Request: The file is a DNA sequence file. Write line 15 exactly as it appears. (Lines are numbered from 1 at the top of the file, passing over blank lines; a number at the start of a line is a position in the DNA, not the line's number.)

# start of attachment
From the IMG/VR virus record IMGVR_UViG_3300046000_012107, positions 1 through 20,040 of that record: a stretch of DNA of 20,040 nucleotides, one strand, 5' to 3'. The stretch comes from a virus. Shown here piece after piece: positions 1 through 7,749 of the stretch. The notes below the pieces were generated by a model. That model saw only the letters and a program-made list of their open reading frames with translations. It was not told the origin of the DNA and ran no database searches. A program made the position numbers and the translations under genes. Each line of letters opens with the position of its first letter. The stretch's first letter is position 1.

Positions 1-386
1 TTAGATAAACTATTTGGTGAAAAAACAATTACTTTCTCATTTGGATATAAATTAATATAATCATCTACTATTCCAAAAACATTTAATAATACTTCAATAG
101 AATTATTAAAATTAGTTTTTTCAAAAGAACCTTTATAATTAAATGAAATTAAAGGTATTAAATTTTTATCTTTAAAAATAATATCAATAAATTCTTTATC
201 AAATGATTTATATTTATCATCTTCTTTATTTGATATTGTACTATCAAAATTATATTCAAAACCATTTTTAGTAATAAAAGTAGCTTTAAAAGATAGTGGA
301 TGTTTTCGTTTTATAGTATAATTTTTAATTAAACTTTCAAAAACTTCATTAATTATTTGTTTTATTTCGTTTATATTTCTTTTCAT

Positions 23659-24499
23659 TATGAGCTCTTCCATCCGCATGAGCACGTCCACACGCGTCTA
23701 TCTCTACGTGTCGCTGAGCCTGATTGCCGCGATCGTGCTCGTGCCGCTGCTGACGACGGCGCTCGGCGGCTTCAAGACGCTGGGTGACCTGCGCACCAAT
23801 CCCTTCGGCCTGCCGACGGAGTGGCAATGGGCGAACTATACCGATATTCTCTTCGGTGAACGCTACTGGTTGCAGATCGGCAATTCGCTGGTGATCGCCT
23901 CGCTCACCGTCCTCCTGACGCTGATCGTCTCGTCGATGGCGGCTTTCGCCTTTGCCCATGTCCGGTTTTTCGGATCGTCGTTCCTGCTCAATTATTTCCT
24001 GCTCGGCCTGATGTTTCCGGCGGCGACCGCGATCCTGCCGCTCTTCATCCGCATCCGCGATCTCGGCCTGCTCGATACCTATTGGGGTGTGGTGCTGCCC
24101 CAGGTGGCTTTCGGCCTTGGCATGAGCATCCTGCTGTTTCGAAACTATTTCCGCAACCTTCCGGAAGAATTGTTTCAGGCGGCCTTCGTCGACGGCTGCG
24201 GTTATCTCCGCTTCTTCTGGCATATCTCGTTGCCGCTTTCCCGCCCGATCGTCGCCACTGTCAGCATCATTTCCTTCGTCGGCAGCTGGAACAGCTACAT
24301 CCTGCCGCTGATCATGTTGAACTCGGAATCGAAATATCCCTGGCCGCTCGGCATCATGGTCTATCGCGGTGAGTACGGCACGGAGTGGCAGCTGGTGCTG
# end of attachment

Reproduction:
24301 CCTGCCGCTGATCATGTTGAACTCGGAATCGAAATATCCCTGGCCGCTCGGCATCATGGTCTATCGCGGTGAGTACGGCACGGAGTGGCAGCTGGTGCTG